There’s one group that tends to be voiceless, especially under the weight of those fundamentalist Christian words, and that’s LGBTQIA children. Fundamentalist Christians are very big on marrying the opposite sex and raising yet more Christian children. Be fruitful and multiply. LGBTQIA children don’t fit into their plans. Fundamentalists tend to be rigid in their thinking so, instead of changing their thoughts they try to hammer the child in place.

Remember Leelah Alcorn? She was a transgender teenager being raised by fundamentalist parents who would not accept her for who she was. They did everything the Christian right said they should do. They got her into counselling to try and convince her she was both male and straight, blocked her from liberal influences (especially any that affirmed her as trans), and banned her from seeing her supportive friends. And she died right after Christmas several years ago… walked in front of a transport truck because she couldn’t handle being seen as male anymore and didn’t think she’d ever be seen as female.

Fundamentalists think being LGBTQIA is wrong… flawed… demonic. They take great pains to claim they love us but they don’t. Their so called love is tainted with hatred. I watch it in the States, where people who claim to be deeply religious trod on the rights of the LGBTQ community regularly (especially the trans community). They forget the little eyes watching them, presuming their innocence must mean they’re straight and cis. All the children learn what they’ve been taught. The LGBTQ children learn they’re wrong, flawed, demonic, and hated. Do the fundamentalists know they’re teaching their children this lesson? Do they care? I know they love their kids, the straight ones at least. But that’s one hell of a lesson.

Love is more important, and stronger, than hatred. Love is what’s important. You love the child you have, not the one you assume you should have. And you care for that child, doing your best to raise them with their spirit and soul intact. They aren’t toys to be discarded curbside when they no longer fit your narrative. And they aren’t clay to be moulded into your ideal shape. Love your children, accept your children, for who they are. And, Lori Alexander, if you’re reading this, be the mother your children needs… not the one you think your audience wants.

Colin on a spring walk

Colin when he was using zie/zir pronouns

What a difference a few weeks makes…

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My self isolation selfie

A few weeks ago I went back to the mall in Oshawa and met with two of my immunocompromised friends and my son. We did a bit of shopping, stopped off at the food court (mmm Good Karma’s chana masala) and bought our bus tickets and passes. Then we made plans to get together for karaoke yesterday and at the mall again on the 31st. You know, the usual stuff.

Meanwhile my parents were on a bus tour in the southern States and had been for a couple of weeks. They got to see such scenery as the Painted Desert and the Grand Canyon and weren’t due back until the 10th. We figured we’d see each other the weekend after they got home.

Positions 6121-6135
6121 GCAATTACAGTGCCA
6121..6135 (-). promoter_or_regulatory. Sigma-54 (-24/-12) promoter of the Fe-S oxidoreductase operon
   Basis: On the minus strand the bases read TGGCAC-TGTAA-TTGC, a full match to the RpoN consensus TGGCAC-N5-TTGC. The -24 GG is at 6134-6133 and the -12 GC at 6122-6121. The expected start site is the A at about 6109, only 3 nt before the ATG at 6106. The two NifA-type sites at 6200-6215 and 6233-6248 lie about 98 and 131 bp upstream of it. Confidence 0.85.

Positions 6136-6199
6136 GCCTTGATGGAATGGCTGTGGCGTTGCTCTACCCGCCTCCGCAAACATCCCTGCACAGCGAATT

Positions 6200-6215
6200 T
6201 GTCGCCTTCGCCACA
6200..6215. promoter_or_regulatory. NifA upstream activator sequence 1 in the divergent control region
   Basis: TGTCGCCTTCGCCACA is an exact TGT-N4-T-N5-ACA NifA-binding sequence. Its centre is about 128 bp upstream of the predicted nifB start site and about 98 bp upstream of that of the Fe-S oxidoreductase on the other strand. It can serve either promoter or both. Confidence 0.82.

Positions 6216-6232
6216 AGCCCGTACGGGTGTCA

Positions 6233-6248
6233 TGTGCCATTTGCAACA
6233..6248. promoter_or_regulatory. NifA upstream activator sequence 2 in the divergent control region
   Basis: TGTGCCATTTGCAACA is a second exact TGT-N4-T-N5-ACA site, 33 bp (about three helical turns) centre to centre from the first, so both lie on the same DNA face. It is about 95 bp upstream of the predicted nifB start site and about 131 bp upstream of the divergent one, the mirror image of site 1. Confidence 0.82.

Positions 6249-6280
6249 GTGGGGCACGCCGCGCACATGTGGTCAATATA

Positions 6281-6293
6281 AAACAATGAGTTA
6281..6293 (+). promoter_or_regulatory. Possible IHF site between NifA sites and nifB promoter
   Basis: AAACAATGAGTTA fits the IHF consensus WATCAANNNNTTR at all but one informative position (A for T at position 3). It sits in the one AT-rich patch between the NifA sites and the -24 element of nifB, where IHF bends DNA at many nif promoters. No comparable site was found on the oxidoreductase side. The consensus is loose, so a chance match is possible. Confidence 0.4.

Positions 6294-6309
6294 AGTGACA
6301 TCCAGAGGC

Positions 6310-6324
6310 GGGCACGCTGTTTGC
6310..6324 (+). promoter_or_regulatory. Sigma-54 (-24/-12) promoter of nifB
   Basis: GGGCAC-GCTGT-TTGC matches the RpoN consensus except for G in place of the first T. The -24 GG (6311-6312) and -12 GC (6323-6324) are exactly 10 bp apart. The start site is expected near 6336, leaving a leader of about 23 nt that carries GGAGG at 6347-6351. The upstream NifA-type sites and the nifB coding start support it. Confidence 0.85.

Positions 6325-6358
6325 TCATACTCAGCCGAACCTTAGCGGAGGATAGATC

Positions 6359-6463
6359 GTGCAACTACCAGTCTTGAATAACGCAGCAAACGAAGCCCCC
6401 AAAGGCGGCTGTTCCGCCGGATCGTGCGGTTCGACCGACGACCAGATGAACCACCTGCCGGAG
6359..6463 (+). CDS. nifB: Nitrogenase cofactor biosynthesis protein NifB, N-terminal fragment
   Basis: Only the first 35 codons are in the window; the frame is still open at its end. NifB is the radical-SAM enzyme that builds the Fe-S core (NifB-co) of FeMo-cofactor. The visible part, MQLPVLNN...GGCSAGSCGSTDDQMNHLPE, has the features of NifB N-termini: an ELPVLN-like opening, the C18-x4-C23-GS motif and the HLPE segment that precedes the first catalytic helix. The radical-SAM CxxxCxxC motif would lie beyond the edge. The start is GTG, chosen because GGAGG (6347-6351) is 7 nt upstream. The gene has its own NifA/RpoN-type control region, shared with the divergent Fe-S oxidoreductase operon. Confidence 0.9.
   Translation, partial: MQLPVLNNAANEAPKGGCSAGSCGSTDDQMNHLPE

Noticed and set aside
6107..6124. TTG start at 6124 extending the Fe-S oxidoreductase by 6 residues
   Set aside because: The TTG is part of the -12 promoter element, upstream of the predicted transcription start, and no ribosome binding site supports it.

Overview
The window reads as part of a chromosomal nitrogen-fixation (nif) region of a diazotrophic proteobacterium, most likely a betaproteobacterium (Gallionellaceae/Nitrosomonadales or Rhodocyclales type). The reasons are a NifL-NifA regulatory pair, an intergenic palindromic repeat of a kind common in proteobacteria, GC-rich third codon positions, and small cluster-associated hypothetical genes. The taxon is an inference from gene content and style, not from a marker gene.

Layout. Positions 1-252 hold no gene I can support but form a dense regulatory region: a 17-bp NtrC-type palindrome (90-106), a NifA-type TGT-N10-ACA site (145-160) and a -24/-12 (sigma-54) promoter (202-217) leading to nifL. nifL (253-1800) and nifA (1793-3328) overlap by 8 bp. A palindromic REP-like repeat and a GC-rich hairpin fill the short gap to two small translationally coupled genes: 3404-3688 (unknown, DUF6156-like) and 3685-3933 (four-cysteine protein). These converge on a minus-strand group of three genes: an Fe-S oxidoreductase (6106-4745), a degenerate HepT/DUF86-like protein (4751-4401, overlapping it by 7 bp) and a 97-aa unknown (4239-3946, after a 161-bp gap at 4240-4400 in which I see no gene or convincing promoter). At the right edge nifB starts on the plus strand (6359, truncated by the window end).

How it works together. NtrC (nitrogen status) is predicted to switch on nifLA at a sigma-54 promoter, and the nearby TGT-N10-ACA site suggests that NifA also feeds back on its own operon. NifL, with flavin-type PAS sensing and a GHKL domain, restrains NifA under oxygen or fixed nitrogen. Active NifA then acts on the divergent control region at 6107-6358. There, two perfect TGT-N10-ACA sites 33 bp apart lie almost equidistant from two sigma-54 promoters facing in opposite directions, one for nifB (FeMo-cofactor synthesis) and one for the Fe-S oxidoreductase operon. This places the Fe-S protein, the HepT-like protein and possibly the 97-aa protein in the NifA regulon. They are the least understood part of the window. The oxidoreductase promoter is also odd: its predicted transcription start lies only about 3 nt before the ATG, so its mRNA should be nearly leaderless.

Then everything escalated. My parents are in quarantine. My Dad’s being tested for covid 19. He’s 76 years old. Karaoke switched to Facebook Karaoke because it’s not worth the risk. The mall is pretty much closed. I’m not sure if I even need to buy a bus pass because where am I going to go? And it’s so hard to believe I was hanging out with friends a mere double handful of days ago.

But it’s worth it. It’s worth only going out for essentials if it helps keep our seniors and immunocompromised friends safe. It’s worth washing our hands dry (skin cream is a life saver) if it helps slow the spread of the virus. Remember, we need to slow the rate of infection down enough to give medical professionals time and space to do their jobs. All we need to do is look at Italy to see what an unchecked rate of infection looks like. Basically no beds and no ventilators.

I wish I could see into the future and see when this is over so I could reassure my family and friends but I don’t have that gift. I do know it will come to an end. All pandemics do. We just need to ride out the storm and hope the ones we love stay safe.

As for me, I’m going to sit and sip a mug of hot chocolate in my swing chair before making lunch. Mmm homemade soup.

All of you, please stay safe!

Everything’s coming up roses…

First we had my apartment. It was being built so I couldn’t see it, I had to move in sight unseen. Then they gave me a Walmart gift card with a surprising amount of money on it and a brand new double bed and bedding set. The only hard part was that Colin didn’t have a place yet… and now he does.

I was talking to his case manager today and Colin can’t see the apartment because they have a construction crew in there fixing it up. He’s going to have a full apartment; living room, dining room, bedroom, bathroom, and kitchen. It will definitely be bigger than mine. Plus he gets six hours of assistance a day. Help with dishes, cleaning up, laundry etc. They’ll be taking him out for excursions too. He can only bring a certain amount of belongings with him but that’s mainly because they are buying him all the furniture he needs… his choice. The paint in his room and his bedding are also his choice.

Colin can be extremely hard to live with (and conversely can be a delight). Just because I didn’t want to live with him anymore doesn’t mean I want him on the street or some scuzzy room. So I am absolutely amazed and delighted by this turn of events. I am so very happy for him.

Tomorrow I’m meeting up with family and friends to repaint the bedroom walls that I painted four or five years ago. And I’m going to collect everything I forgot. Brain fog and short term memory problems are a blast. Colin has laundry and cleaning up to do. Then I’ll be back there on Thursday to meet with his case manager and discuss the upcoming move.

Thanks to my anxiety, I won’t feel 100% settled until he’s in his own place. But for now I want to sing from the rooftops that Colin has an apartment!

new-apartment

I don’t have a picture of Colin’s apartment so here’s the scrapbooking layout I made for mine.